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Rent it Right

by Janet Portman, Inman News

Q: I’m renting an  apartment to two college kids. I’ve got their parents on the lease as  guarantors. When I collected the security deposit, it came as Parentstwo checks, in  equal amounts, from each set of parents.

Does the fact that the parents have  paid the deposit mean that I have to include them in the move-out inspections? 

Does it give them the right to contest my use of the deposit money, including  any deductions I might make at the end of the tenancy?

Can they take me to  small claims court, instead of or with their kids as plaintiffs? I’m worried  because one of these parents is a lawyer. –Henry H. A: Even if all four parents were lawyers, I doubt that they’d  succeed if they tried to assert the tenant rights that you mention.

By furnishing the security deposit (or even paying the rent, for that matter), these  parents have indirectly given their children a gift, or at most a loan. Unless  you agree that these gift-givers or lenders can have a seat at the  landlord-tenant table, the parents are out of the picture, legally speaking.

There are lots of situations where parents (or others) pay  the bills but don’t enjoy the rights that traditionally come with their  purchase. For example, many parents pay college tuition, but this does not  entitle them to view their children’s academic or other records, nor does it  entitle them to attend class! Parents often pay insurance premiums for their  kids, which insurance companies are happy to receive. But parents don’t have  the right to start using the pediatrician as their primary care physician; they’ll  need to purchase or rely on their own health insurance for their own medical  needs.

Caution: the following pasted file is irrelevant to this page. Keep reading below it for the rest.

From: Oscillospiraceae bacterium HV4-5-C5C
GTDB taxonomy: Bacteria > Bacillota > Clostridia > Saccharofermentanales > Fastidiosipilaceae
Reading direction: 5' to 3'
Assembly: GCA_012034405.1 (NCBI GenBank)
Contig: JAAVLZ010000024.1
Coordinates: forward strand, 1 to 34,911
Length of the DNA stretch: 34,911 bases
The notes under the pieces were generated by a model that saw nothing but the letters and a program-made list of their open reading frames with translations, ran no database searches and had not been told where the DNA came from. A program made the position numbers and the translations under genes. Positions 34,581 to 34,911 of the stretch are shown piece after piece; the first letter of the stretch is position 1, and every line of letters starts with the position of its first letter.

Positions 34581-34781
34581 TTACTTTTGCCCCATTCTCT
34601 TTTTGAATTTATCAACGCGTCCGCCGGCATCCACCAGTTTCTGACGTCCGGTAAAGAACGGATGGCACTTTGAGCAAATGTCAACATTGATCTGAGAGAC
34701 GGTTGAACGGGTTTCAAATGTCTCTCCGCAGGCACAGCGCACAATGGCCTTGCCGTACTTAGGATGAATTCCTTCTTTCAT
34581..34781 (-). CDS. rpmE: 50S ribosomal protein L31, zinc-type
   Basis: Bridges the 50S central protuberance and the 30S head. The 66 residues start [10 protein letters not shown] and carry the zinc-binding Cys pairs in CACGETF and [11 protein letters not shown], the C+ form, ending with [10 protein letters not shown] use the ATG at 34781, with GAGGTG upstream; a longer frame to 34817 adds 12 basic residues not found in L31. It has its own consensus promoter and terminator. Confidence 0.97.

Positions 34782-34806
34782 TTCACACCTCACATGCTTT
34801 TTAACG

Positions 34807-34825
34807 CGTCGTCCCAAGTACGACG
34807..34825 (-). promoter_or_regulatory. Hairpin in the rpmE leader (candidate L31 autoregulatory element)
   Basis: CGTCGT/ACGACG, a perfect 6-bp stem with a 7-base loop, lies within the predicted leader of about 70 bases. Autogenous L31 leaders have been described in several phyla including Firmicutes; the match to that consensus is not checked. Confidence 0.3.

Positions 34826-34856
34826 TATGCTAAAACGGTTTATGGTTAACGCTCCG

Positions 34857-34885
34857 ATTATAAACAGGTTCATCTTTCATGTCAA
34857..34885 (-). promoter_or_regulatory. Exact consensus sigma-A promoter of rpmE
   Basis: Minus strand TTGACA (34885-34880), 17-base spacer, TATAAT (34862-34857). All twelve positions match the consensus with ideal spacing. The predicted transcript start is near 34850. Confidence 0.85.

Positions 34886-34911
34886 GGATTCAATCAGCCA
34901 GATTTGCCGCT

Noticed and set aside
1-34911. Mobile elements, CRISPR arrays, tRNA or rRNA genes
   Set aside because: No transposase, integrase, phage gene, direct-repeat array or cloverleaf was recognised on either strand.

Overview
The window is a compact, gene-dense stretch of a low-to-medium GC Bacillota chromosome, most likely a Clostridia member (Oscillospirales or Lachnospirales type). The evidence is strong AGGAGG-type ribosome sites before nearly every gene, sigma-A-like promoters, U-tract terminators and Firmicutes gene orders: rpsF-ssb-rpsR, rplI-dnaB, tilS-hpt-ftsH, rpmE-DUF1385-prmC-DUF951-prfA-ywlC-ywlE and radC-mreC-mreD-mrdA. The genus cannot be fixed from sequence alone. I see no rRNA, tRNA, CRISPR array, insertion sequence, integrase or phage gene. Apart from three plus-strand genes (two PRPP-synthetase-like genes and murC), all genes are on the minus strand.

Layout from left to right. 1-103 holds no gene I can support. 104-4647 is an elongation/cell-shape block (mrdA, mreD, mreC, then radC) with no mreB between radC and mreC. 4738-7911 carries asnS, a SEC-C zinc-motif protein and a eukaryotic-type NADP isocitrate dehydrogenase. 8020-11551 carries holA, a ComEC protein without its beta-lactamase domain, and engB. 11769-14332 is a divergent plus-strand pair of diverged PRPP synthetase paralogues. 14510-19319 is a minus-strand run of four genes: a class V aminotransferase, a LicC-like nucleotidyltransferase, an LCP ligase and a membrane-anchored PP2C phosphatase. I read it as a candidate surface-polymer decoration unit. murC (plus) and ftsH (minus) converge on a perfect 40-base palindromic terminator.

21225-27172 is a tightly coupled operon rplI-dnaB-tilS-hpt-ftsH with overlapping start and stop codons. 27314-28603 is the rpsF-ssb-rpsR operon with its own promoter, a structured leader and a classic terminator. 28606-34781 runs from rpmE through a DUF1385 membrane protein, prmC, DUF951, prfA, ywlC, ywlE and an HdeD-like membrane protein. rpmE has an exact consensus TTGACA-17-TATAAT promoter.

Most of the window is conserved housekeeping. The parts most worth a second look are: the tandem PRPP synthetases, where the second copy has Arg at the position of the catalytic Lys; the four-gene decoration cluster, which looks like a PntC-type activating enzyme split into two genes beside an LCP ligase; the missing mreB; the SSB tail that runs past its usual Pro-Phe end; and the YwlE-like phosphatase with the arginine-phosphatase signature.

In the world of commercial leasing, however, the rules are  somewhat different. There, the “parents” (to the landlords, in this  case) are often banks that have lent landlords the money to buy a building. The  bankers want to make sure that the landlord doesn’t do anything that might  jeopardize his ability to repay the loan. To protect their investment, the  banks insist on being part of every leasing transaction. The banks often review  the leases and take other steps to make sure things work out as planned.

It’s conceivable that your tenants’ parents could insist on  a similar arrangement, getting you to agree in a lease provision, for example,  that they will be notified of any inspections and any deductions you intend to  make from the deposit. But that’s about as far as they could go.

Even if you  wanted to, you probably cannot give them the right to take you to court on  behalf of their children because the right to sue — called “standing,”  in legalese — is something the legislature, not a private party, confers.  Because the parents are not technically your tenants, they also don’t have the  legal rights granted to tenants by state law, including the right to sue a  landlord. Your answer to the parent who expects that his check-writing will  entitle him to assert his child’s tenant rights should be a polite, “I don’t  think so.”

One would hope that instead of trying to figure out how to  intervene in future disputes with their children’s landlord, parents might  consider spending that time educating their kids in the rights — and  responsibilities — of being a tenant. If the student-tenant doesn’t get the  picture, and loses some of that deposit to well-founded deductions, he can  think of this as yet another college class — Hard Knocks 101.

Copyright 2009 Janet Portman
See Janet Portmans feature, Can Landlord Charge Pet Rent?

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